Two Family House
review by Elias Savada, 20 October 2000

On the verge of the World Series between the Amazing Mets and their cross-town rivals, the Yankees, the boroughs of Queens and The Bronx have their own backyard heroes and all New York City is shouting, fully aware that when the last out is made, the Big Apple will have professional baseball’s bragging rights, win or lose. But the city already has a world-class winner in Two Family House and a lovable loser in Buddy Visalo, a perpetual dreamer stepping up to the plate in Raymond DeFelitta’s poignant grand slam story of ambitions lost and gained among ethnic outcasts of 1956 Staten Island. It’s been that same forty-four years since New York had its last Subway Series, back when Italian-Americans and Irish immigrants were having their own battles in this forgotten borough. The writer-director’s romantic flashback to the decade before then-Richmond County would boast longest-in-the-world honors with the Verrazano Narrows Bridge, he brings together lovers in search of the American Dream, heartwarming us with a tale of desire spanning two floors in a dilapidated house, where an open window might have offered its inhabitants a hint of the crowd’s roars wafting over from Brooklyn’s Ebbets Field. Two Family House has little to do with baseball (and with the way sports pictures are performing at the box office, that’s a plus), although there are angry bats in the hands of those with little racist minds that Buddy needs to tame.

The World Series is actually two seasons away when we first meet Buddy in the Spring of 1956. His wife and in-laws have already shackled his career as a entertainer, when Arthur Godfrey spotted him in the aftermath of World War II and offered him fame and fortune. Instead he’s stuck with his wife, her parents, ten years of Perry Como, and a dead-end job in a baked goods factory, while someone else (Julius LaRosa) got the singing gig. For Buddy, life is just a string of missed opportunities: a limousine service with no customers, a house-painting business that succumbs to the wallpaper design sensation, and a disastrous pizza-delivery stint years ahead of its time. All his earnest dreams turn to nightmares until he moves, with his reluctant wife Estelle, into a broken-down home that he envisions as home and hearth to a prosperous downstairs tavern. But through the quirks of the city’s antiquated tax and housing laws, upstairs resident Mary O’Neary, a pregnant young Irish woman fresh off the boat, and her abusive, alcoholic husband Jim, are proving tough nuts. And when a handful of Buddy’s wise-cracking Rheingold-guzzling friends decide to take an intolerable swing at intimidating the Irish, Buddy has a change of heart. A very strong change.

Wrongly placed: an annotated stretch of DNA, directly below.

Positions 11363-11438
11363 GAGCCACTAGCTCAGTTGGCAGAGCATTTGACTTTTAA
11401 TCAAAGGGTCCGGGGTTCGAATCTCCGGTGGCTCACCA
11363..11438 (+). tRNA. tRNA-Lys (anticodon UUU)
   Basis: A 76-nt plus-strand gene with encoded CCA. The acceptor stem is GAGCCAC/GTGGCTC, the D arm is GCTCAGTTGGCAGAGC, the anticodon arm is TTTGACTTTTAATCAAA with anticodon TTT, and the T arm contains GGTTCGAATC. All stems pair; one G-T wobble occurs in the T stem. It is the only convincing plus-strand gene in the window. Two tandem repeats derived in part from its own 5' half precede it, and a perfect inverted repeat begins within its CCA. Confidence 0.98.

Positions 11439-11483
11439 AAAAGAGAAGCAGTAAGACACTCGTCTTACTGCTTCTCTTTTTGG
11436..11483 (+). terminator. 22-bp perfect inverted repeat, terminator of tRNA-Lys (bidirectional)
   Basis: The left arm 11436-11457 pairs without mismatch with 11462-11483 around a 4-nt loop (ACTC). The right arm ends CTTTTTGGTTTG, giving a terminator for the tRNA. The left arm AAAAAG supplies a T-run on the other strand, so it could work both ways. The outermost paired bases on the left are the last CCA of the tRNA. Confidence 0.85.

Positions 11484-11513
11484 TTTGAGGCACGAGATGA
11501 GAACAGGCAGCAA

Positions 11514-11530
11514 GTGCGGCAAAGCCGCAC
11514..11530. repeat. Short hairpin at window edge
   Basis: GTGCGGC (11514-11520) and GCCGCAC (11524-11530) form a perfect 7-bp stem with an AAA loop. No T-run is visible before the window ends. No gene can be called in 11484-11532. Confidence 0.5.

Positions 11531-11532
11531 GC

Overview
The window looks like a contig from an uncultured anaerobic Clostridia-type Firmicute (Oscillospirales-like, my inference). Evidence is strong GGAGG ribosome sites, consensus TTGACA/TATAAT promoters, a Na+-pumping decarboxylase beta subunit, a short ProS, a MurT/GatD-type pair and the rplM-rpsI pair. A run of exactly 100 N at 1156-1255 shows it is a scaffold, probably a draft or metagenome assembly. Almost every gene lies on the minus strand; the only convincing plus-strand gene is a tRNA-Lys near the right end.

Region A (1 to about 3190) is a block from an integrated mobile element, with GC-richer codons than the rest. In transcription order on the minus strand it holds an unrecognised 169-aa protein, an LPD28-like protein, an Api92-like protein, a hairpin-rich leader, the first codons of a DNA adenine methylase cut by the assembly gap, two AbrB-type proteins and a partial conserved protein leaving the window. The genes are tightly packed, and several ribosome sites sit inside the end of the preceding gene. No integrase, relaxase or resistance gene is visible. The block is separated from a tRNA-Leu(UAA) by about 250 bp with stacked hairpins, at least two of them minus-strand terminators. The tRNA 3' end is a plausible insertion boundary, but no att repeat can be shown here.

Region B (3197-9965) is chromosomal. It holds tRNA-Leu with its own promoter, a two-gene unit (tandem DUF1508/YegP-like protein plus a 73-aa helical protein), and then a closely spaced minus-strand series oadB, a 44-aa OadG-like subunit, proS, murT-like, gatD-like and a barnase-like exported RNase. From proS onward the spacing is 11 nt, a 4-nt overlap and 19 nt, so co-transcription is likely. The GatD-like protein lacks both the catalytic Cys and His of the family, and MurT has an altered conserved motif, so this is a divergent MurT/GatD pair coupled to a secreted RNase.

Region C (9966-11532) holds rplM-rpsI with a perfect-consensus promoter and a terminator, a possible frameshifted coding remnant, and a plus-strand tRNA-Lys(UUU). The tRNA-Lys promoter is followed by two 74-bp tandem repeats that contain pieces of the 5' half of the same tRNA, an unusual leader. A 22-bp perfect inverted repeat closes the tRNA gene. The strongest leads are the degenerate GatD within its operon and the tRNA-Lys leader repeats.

Sheila Jaffe and Georgianne Walken are the casting directors for the film and The Sopranos, and although Two Family House doesn’t feature any wiseguys, there are quite a few familiar faces that one might call this Sopranos Lite. Michael Rispoli, Katherine Narducci, Vincent Pastore, and Sharon Angela all switch over from the celebrated HBO series to offer fine performances. Rispoli is especially effective with the lead, twisting his imperfect character (who buys a toy gun for Mary’s child) through emotionally charged moments and ultimate personal triumph, while Narducci packs a nice wallop as his heartless wife, a vengeful gorgon who retreats to the bosom of her equally unenlightened parents. As the evicted couple, Kevin Conway gives a marvelous, albeit stereotyped, spin as the ever-drunken Irishman with a dash of unexpected aggressiveness, with Kelly MacDonald (Trainspotting) glowing as his proud Catholic wife (with a brief lapse or two) struggling against double ostracism.

Filmmaker Raymond DeFelitta seems to have an affinity for New York and the 1950s. His Oscar-nominated short Bronx Cheers covers similar themes (post-WWII dreams), while his Café Society (1997) is an ode to the real-life Fifties tabloid sex scandal at a swank Manhattan watering hole. So he’s back in his half-century-old element directing his second feature and making a fine go of it. He maneuvers solid performances from his cast and paints an often radiant romance of what is perceived as a misguided relationship by cynical "friends" that border on being card-carrying McCarthyites.

The only problem I had, and people not familiar with Frank Whaley and the color of his skin won’t consider this all that questionable, is his uncredited narration (he starred in DeFelitta’s other feature) as the voice of Mary’s grown son.

DeFelitta’s film is a bright little blue-collar morsel (especially the production design) in an otherwise nearly forgettable year at the movies. He succeeds by sticking with what he does well and offers up an intelligent crowd pleaser. Heck, it won a well-deserved award for that (the audience award for dramatic feature at Sundance). One moment bookmarks the graciousness of the film: Mary’s fortifying demeanor calms Buddy on a peaceful afternoon in her sunlit apartment, curtains fluttering in an late day breeze while birds beckon away the couple’s pretensions. It’s as warm as someone who’s just had three glasses of Chianti.

Yes, drink a toast to Two Family House. Cheers.

Written and
Directed by:

Raymond DeFelitta

Michael Rispoli Kelly MacDonald Katherine Narducci Kevin Conway Vincent Pastore Sharon Angela




  Copyright © 1996-2005 by Nitrate Productions, Inc. All Rights Reserved.